Dulverton Gardening Club

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Jobs to do in the garden
(May 2021)
Hopefully, as May arrives the days will be getting warmer and certainly longer
which will allow for all those extra jobs at this time of year.

·         You can start planting out summer bedding plants once you’re sure all risk of frost is past;
·         Once your spring bulbs are finished allow them to die back fully and don’t be tempted to ‘tidy them up’ by cutting back the foliage. Add some liquid fertiliser around the clumps of bulbs for a better display next year;
·         Harden-off half-hardy plants by leaving them outside during the day and bringing them back in overnight for several days before planting out;
·         If you haven’t already done so, plant up hanging baskets in good quality compost with slow-release fertiliser to keep them in good condition throughout the summer. Protect them from late frosts by using horticultural fleece overnight;
·         Continue dividing herbaceous perennials to improve their vigour and to create new plants;
·         Hostas can be divided as they come into growth;
·         Penstemons can be cut back to the base provided there is new growth at the bottom of the plant. If there are no new shoots showing, cut just above the lowest set of leaves;
·         Early-flowering clematis can be pruned if they appear overcrowded after flowering;
·         If you’ve planted out your sweet peas, encourage them to climb using sweet pea support rings. If the forecast shows low overnight temperatures they will need protecting with fleece;
·         If you have permanent pot plants top-dress with fresh compost and feed with a liquid plant food every 2-4 weeks to promote healthy new growth;
·         Keep checking your plants for pests and diseases, early prevention is better than trying to get rid of an infestation. Try not to use sprays – ‘finger and thumbing’ them is quite an effective way to control aphids;
·         If you grow lilies, keep checking for the infamous scarlet lily beetle (they are in this part of Somerset!) and despatch them as you see fit.
·         You will need to keep weeding your flower beds and borders as this is the growing time for them as well;
·         Overcrowded clumps of daffodils and other spring bulbs can be lifted and divided now and then replanted.


·         Potatoes should be earthed up now to protect the growing shoots from any cold nights and possible late frosts;
·         If you grow asparagus, the spears can be harvested now when they are no more than 18cm tall;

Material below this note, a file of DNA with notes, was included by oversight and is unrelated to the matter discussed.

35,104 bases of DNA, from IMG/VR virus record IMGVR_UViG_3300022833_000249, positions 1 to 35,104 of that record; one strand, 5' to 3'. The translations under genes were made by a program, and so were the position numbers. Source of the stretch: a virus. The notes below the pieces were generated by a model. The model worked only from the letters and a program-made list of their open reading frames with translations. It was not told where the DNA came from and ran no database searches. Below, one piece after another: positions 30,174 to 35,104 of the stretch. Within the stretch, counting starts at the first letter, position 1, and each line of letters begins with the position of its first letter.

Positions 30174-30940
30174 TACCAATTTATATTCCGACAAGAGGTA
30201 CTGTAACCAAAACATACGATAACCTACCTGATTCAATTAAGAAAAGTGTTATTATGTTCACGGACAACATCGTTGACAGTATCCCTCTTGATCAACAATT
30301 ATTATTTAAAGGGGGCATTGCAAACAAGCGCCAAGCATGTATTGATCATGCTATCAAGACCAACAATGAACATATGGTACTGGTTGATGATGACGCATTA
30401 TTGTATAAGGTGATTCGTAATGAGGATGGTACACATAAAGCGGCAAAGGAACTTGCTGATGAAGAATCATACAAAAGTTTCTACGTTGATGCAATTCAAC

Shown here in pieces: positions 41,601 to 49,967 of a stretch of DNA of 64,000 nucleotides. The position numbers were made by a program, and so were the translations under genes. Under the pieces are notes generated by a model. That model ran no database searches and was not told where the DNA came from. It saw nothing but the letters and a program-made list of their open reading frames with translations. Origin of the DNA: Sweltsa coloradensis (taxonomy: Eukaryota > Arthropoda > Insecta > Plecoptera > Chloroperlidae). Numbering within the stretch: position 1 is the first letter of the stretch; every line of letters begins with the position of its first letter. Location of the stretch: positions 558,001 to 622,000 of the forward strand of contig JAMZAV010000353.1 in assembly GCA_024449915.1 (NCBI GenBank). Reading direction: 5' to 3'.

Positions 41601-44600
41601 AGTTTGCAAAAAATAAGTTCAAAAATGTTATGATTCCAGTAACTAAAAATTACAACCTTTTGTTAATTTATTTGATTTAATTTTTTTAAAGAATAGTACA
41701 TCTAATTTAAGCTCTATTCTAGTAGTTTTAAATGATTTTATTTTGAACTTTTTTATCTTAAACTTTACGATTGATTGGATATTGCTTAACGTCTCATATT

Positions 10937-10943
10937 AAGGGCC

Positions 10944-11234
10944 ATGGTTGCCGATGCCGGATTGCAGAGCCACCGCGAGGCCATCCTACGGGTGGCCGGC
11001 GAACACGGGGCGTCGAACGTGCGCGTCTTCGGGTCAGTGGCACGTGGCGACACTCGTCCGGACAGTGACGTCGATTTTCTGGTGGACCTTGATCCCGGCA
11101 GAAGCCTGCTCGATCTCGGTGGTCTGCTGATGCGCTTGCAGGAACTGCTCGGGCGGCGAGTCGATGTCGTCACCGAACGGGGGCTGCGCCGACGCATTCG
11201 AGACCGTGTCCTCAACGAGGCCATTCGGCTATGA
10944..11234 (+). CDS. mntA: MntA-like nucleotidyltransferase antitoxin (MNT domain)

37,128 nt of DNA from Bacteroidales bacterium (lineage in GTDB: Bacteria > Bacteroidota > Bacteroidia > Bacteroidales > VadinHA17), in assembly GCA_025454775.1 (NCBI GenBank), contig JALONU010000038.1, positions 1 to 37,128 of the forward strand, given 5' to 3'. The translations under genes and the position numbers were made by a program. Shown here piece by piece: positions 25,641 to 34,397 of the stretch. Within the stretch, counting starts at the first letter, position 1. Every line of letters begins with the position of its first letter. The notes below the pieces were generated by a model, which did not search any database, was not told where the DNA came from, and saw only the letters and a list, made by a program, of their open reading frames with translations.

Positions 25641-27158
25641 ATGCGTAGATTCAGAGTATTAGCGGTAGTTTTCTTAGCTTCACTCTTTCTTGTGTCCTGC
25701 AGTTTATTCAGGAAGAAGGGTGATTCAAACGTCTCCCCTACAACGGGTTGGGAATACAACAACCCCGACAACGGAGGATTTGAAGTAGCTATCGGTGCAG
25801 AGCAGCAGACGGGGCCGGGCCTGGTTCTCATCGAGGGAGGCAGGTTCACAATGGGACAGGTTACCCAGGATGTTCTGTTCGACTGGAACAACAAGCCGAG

·         Thin out any seedlings such as spinach, carrot and lettuce then water the rows well;
·         Harden-off outdoor tomatoes, courgettes and squashes for planting early next month;
·         Protect carrots from carrot fly by covering with horticultural fleece;
·         Weed around your onions and garlic to reduce competition for nutrients and water;
·         Make supports ready for your runner beans using 8ft bamboo canes;
·         Use twiggy sticks or pea netting for your peas;
·         Keep weeding!


·         Protect strawberry plants with straw to keep the fruit off the ground and to control weeds. If you don’t want to share your strawberries with the birds, cover with fine mesh netting;
·         Harvest rhubarb picking only one third of the total amount of stems. If you’ve got new crowns, don’t pull any at all this year, allow them to become fully established first;
·         Keep any young fruit trees well watered during dry spells whilst they are putting on new growth. If you do have new fruit trees remove the blossom and any forming fruits to help them establish during their first year;
·         If you grow gooseberries check for gooseberry sawfly caterpillars as they will quickly strip the leaves if not removed;
·         Erect garden netting or create a fruit cage to protect your fruit from hungry birds.


·         Control the heat in your greenhouse with blinds or shade paint;
·         The use of fly traps will help control whitefly and other pests.


·         Feed your lawn with a high nitrogen fertiliser to encourage new growth;
·         Water the grass during hot weather especially if newly seeded or turfed. Never allow new lawns to dry out in hot weather;
·         Lower the blades on your lawnmower to their regular height;
·         Continue sowing lawn seed to repair bare patches in the early part of this month;
·         Delay mowing newly sown grass until it’s at least 3 inches in height and make sure the blades are on the highest setting;
·         Install lawn edging to keep edges tidy.


·         Feed pond fish little and often;
·         Remove any duckweed and blanket weed from ponds and thin out submerged pond plants. Leave weed beside the pond overnight to allow insects and other pond life to return back to the water;
·         Take time out from all your hard work to relax and enjoy your garden now that the warmer weather has arrived (hopefully!)
Dulverton Gardening Club
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